I earn my keep as a network engineer. I am not a LAN engineer (your work/home machine's connection to other devices in it's immediate vicinity...and I'm sorry to say that I'm a snob about this) instead I work on a large WAN that is international in scope and pushes more traffic than I am allowed to disclose. The specialized machines that make routing decisions are called (duh) routers.
Stay with me, do not allow your eyes to glaze over, I'm getting to the bicycle part.
Take your average decent workhorse selected-by-engineers-not-management router with a kernel based on FreeBSD and you come away with a Juniper 960. Configure it with IS-IS and BGP routing protocols and land a few OC-192 on it and give it a home on the global internet. Isn't that pretty?
This router has a RIB, a Routing Information base. This is a table that lists routes to destinations and contains some topology information. It does not contain routes that are so incredibly bogus (literally) that they have been discarded immediately. This router also has a FIB, a Forwarding Information Base. The routing protocol process installs active routes from the RIB into the FIB where the information can be used to forward the route out of the best (fastest) interface.
Translated for bicycling purposes we have:
1. The RIB. These are the rules that are law. What everyone agrees we should do for instance obey posted speed limits, come to a full and complete stop at a stop sign.
2. The FIB. These are the rules that actually get followed, what everyone actually does and includes but is not limited to driving 10 or more mph over the posted speed limit, slowing down at a stop sign and if no one else is approaching continuing right on through, taking a right on red even if the posted sign says "no right on red" and resolutely not sharing the road despite a metric butt-ton of those infuriating "share the road" signs.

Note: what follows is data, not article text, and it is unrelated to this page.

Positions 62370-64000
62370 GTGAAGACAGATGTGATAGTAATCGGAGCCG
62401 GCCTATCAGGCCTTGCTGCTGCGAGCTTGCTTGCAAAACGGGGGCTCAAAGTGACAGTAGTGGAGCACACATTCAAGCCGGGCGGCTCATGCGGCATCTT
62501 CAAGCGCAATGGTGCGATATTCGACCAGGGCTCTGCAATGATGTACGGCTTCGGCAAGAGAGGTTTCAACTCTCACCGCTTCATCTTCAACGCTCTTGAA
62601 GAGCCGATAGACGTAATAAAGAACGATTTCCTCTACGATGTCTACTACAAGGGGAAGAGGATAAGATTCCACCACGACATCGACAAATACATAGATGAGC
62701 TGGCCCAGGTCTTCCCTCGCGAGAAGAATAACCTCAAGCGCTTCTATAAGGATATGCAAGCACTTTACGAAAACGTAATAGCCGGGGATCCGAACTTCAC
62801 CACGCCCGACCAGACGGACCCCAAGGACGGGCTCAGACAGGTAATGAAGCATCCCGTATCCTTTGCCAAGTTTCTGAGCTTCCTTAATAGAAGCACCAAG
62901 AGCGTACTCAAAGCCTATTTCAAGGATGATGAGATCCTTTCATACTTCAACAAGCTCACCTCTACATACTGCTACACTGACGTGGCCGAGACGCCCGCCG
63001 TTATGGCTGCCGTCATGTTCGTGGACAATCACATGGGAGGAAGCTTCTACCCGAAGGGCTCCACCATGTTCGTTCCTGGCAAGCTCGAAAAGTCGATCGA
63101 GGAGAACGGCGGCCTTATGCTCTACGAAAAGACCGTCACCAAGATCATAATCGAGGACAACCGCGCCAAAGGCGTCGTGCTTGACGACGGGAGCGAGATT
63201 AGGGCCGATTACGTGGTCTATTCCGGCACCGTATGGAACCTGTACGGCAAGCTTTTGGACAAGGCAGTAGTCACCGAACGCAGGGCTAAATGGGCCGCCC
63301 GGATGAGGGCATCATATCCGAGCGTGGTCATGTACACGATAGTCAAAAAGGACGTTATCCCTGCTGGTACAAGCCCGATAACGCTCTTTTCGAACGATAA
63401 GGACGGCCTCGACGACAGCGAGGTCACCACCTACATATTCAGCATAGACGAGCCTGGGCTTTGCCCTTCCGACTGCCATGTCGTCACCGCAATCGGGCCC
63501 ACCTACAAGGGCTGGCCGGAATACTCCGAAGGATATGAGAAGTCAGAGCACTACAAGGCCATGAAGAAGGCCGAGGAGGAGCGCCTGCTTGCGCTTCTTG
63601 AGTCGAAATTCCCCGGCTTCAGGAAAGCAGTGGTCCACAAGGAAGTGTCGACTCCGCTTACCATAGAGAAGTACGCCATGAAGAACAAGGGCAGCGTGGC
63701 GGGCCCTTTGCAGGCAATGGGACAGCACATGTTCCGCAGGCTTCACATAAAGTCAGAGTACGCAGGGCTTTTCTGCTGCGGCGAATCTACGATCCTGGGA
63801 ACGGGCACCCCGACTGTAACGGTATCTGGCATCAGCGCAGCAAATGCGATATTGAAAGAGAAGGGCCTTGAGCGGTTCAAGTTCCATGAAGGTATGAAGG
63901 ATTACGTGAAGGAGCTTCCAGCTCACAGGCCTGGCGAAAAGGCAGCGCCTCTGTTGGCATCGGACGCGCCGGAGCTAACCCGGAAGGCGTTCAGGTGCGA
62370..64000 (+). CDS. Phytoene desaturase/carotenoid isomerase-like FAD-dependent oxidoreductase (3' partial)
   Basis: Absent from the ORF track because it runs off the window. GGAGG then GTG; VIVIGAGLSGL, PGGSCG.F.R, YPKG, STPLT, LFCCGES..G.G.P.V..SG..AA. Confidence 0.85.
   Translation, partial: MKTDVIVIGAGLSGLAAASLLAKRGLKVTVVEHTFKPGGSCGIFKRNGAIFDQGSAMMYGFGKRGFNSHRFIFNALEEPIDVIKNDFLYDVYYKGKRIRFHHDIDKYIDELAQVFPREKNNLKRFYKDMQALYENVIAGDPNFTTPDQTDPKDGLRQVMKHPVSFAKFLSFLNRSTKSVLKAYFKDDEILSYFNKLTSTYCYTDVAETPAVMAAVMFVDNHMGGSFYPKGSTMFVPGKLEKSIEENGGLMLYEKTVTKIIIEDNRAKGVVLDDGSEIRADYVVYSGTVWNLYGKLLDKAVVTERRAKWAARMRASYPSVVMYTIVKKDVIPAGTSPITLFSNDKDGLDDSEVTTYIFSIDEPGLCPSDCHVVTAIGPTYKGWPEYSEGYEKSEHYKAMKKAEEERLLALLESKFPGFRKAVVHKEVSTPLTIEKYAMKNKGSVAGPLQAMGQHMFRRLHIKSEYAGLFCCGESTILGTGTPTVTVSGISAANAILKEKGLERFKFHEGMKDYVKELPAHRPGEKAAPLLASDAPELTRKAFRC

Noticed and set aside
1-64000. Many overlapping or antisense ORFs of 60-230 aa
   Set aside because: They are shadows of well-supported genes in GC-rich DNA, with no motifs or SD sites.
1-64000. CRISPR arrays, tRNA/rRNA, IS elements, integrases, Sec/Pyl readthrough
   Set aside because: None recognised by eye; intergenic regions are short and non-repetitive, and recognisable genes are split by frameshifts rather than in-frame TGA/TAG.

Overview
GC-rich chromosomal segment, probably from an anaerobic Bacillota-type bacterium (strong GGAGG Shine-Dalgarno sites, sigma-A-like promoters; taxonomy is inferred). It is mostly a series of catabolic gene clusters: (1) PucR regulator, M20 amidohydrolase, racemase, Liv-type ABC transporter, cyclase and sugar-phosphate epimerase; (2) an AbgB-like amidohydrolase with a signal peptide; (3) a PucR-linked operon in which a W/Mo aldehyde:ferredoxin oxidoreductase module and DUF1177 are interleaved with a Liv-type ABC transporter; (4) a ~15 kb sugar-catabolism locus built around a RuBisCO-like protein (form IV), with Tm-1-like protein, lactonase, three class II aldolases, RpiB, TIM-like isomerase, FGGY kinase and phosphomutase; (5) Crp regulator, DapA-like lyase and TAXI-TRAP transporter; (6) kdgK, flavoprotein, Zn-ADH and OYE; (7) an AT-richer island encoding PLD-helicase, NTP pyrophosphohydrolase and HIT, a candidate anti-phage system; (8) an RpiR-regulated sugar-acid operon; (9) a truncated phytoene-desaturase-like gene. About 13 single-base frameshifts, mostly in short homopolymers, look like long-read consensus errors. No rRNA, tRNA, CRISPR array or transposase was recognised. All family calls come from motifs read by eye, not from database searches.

3. The bogons. These are the routes with an as-path that shows a loop. These behaviors are so bad, we all agree they are worth a ticket for instance driving at 300mph through a school zone. Interestingly enough, by it's very nature the bicycle just isn't capable of many of these behaviors and the ones we are capable of (bicycling drunk) don't cause trouble for anyone but ourselves.
Have you figured out where I am going with all of this darling non-readers?
People driving cars have a RIB installed and a FIB. They actually follow the FIB (which means they slow down for stop signs but do not necessarily stop and they drive at whatever the fuck speed they feel like) but they are extremely comfortable with turning around and demanding that bicycles follow the RIB (at a stop sign you rock back on your tires, signal before you turn...) and they tell us that they will not "respect" us until we start obeying these rules that they themselves do not pay any attention to.
1. Let's make the rules of the FIB match the rules of the RIB. That would mean an immediate automatic adjustment of all speed limits going up 5-10mph. At which point the automobiles would all accelerate accordingly. So I guess we can't do that.
2. How about the bicycles get their own set of rules? Charming but time-consuming and unlikely. I'll put it out there on the wish-list however.
3. Cars stop expecting bicycles to follow rules that they don't bother with? A very good start. Yes. How about it.